BEIRUT: There aren’t many places in Beirut where you can get lunch for a few thousand liras and have a chat about post-colonial feminism on the side. With this week’s official opening of Nasawiya’s Café in their space in Beirut’s Mar Mikhail district, there is now one place where those things are just about guaranteed.
“One of our main reasons for moving here was that we wanted our own community space,” says member Farah Salka of their January relocation to the open-plan, ground floor office in the fashionable district.
The venue is about as informal as you can get, actually somewhere between an office kitchen and a cafe, with self-service and a pay-what-you-can policy.
Salka says they expect it to attract mostly Nasawiya’s 250 members at first, building reputation and capacity until it can cater to regular customers. Though not quite buzzing during the day, there’s a rush around lunchtime, and it picks up again in the early evening as members come by after work or university.
The space is luxuriously quiet, with desks, sofas and chairs where people work, chat and plan. In one corner, and another member of the Anti-Racism Movement discuss their upcoming strategy for the group, which has been vocal in lobbying for rights of migrant domestic workers.
“We want it to be known as a place where people can come and use the library, work, join meetings, propose ideas,” Salka says.
The cafe has a practical purpose, as a way to raise funds as part of Nasawiya’s strategy to become self-sufficient.
“We want there to come a time when we don’t have to continuously look out for grants etc.,” Salka says.
Since its inception in 2010, Nasawiya has grown from having just one project, gender awareness training, to their current 21, which include domestic violence and nationality rights for women. They have also increased their membership, which includes men and women, tenfold.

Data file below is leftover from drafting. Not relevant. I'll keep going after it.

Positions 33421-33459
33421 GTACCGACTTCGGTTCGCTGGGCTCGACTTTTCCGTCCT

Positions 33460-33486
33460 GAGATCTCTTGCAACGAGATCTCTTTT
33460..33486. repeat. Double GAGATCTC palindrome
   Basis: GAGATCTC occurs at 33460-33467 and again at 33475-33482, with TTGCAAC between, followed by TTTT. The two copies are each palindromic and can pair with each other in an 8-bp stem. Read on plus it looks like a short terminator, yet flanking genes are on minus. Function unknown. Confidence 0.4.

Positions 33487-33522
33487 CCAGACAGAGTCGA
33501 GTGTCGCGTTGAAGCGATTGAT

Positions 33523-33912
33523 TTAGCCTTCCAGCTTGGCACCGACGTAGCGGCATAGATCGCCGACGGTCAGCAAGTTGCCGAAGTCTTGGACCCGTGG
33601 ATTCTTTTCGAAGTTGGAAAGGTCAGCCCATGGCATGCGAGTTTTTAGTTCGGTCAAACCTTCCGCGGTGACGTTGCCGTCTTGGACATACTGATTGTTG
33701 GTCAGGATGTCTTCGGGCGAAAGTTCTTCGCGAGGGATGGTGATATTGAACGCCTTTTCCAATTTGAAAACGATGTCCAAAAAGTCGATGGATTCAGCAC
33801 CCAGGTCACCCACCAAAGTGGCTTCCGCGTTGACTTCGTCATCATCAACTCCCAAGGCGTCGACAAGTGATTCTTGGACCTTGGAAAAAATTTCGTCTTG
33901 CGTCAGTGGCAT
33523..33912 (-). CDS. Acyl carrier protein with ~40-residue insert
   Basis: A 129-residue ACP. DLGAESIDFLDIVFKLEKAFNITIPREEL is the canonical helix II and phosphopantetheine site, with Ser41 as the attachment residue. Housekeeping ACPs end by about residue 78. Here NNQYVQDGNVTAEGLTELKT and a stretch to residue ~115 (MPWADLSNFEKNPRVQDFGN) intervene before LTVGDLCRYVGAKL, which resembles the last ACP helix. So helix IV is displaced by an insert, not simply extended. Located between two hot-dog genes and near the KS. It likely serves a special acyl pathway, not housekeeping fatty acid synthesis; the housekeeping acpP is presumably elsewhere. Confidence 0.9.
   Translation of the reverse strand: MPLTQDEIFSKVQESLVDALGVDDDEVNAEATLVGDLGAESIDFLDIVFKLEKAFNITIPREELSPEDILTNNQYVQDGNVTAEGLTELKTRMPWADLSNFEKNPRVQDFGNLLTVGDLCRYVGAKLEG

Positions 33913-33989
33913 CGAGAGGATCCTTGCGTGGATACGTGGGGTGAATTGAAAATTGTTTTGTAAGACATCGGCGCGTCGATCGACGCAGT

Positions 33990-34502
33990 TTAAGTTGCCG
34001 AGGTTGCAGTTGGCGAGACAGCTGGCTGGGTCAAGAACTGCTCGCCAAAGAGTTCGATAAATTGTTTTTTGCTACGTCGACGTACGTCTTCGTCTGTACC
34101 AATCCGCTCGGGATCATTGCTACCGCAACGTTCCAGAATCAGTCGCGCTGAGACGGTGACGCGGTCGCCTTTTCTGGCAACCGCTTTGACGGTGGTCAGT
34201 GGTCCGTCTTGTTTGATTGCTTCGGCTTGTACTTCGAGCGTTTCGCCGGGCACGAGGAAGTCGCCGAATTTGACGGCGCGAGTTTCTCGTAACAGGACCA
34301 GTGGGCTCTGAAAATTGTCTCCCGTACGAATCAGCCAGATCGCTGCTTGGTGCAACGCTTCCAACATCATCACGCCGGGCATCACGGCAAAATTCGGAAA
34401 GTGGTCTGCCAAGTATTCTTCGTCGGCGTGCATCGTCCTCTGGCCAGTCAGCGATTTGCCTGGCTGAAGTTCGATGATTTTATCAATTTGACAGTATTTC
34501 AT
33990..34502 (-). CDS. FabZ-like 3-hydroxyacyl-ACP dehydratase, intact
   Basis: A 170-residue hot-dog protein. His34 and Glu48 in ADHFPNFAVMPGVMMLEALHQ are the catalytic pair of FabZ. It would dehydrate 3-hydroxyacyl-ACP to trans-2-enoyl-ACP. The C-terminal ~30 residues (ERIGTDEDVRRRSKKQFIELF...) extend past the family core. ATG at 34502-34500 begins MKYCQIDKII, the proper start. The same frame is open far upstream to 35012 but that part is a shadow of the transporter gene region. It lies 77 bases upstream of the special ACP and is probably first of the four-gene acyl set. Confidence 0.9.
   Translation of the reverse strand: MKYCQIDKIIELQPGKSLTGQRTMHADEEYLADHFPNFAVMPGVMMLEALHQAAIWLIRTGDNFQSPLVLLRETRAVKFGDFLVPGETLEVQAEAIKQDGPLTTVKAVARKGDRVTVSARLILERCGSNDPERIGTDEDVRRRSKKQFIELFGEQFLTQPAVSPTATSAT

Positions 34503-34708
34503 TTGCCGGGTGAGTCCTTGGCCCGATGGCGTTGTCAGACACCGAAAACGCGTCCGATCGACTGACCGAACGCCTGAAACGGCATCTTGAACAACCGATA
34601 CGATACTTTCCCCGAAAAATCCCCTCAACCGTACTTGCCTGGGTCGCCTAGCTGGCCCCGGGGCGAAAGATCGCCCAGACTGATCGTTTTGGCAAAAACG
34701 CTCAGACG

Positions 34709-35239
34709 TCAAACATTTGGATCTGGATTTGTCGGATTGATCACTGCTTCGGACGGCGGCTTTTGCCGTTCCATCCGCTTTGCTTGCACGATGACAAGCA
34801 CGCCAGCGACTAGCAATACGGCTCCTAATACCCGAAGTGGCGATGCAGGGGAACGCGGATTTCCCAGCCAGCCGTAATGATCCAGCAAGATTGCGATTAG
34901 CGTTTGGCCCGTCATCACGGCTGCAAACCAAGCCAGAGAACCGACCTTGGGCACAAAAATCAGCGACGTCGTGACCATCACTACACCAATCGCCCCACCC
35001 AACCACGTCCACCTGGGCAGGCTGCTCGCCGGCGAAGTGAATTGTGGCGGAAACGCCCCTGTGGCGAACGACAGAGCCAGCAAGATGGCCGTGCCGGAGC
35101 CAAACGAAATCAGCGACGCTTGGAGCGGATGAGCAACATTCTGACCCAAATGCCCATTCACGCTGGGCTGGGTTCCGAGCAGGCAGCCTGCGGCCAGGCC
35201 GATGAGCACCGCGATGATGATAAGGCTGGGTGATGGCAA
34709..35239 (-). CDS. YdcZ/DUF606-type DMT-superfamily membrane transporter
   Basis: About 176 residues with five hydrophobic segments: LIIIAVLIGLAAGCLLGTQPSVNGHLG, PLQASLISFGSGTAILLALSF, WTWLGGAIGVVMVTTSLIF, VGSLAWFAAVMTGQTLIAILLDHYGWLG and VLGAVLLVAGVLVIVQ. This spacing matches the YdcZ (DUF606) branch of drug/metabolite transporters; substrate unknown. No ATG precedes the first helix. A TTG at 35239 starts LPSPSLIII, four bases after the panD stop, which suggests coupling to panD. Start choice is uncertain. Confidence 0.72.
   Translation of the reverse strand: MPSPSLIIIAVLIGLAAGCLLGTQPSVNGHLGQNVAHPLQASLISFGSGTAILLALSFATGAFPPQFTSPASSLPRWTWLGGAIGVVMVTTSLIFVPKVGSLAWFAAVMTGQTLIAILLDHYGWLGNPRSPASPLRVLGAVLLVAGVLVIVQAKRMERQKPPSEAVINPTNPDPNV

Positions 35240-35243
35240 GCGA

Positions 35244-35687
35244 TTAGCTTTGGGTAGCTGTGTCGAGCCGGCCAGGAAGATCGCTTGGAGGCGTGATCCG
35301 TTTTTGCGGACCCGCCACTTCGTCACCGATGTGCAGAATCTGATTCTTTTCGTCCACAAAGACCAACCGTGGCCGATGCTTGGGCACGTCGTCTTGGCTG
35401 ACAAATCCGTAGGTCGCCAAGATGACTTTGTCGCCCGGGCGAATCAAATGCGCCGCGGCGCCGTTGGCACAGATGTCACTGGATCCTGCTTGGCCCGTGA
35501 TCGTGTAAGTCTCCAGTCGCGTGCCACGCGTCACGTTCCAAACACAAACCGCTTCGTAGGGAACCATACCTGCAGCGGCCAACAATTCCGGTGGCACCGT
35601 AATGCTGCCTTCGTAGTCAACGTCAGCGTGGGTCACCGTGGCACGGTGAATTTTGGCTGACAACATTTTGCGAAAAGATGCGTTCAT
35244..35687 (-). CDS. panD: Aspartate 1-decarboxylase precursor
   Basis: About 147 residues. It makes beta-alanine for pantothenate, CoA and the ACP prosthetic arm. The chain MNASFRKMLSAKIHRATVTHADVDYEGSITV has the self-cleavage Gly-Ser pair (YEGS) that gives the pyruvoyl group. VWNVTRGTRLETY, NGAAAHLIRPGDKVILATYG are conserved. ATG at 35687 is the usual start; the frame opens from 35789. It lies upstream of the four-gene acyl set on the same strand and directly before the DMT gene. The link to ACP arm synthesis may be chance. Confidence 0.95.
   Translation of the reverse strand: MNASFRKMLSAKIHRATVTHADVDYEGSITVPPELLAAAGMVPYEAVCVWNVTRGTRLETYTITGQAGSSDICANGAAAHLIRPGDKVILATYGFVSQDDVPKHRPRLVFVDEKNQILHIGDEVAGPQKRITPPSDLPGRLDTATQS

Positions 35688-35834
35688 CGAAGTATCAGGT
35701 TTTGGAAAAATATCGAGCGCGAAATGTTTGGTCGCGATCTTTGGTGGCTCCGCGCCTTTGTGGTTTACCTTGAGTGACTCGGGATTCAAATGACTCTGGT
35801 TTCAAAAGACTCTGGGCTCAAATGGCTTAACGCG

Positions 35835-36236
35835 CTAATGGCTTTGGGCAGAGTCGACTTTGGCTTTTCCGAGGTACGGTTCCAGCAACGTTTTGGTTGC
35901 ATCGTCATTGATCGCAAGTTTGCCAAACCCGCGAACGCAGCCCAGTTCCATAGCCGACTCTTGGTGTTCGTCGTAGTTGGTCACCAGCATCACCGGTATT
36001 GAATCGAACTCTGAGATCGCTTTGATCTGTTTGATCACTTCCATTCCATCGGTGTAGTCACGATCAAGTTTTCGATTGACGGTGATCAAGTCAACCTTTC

It’s the country’s most prominent feminist group, although Nadine Moawad, one of the group’s nominally full-time members, says the number of those has grown substantially since they appeared on the scene, and it has become something of a hub for some of the country’s most active grassroots organizations, including the Anti-Racism Movement and anti-harassment group Adventures of Salwa.
Until now the organization has been receiving funding from one Dutch foundation, Mama Cash, but Moawad says this type of sponsorship can be problematic. Not only is it unreliable, particularly as at the moment funds are being directed toward Egypt, Tunisia and Libya, but it builds a dependency which she says can change the way organizations work.
“Funders don’t want to give money to the type of work we do,” she says. “We do grassroots work, and they want big, flashy ad campaigns.” The result is that NGOs end up tailoring their work to suit what the funders want, rather than what is needed on the ground.
“I think it’s been the death of many NGOs in Lebanon,” she says. Nasawiya now aims to be able to fund itself by the end of 2013, largely by renting out their space, as well as smaller projects such as selling T-shirts, and, of course, the cafe.
“The only thing that [really] works in Lebanon is food,” says Moawad. “People will spend money on food.” At Nasawiya, she adds, people can find affordable prices, spending what they can and staying for the day.
The food is home-cooked, largely by the mothers of Nasawiya’s members, and members themselves.
“The cafe works the same way as the collective itself,” says Salka. “Everyone is pitching in.”
For more information see Nasawiya Café’s page on Facebook.
This article was amended on Thursday, June 21 2012
The names of Farah Salka and the anti-sexual harassment group the adventures of Salwa have been corrected.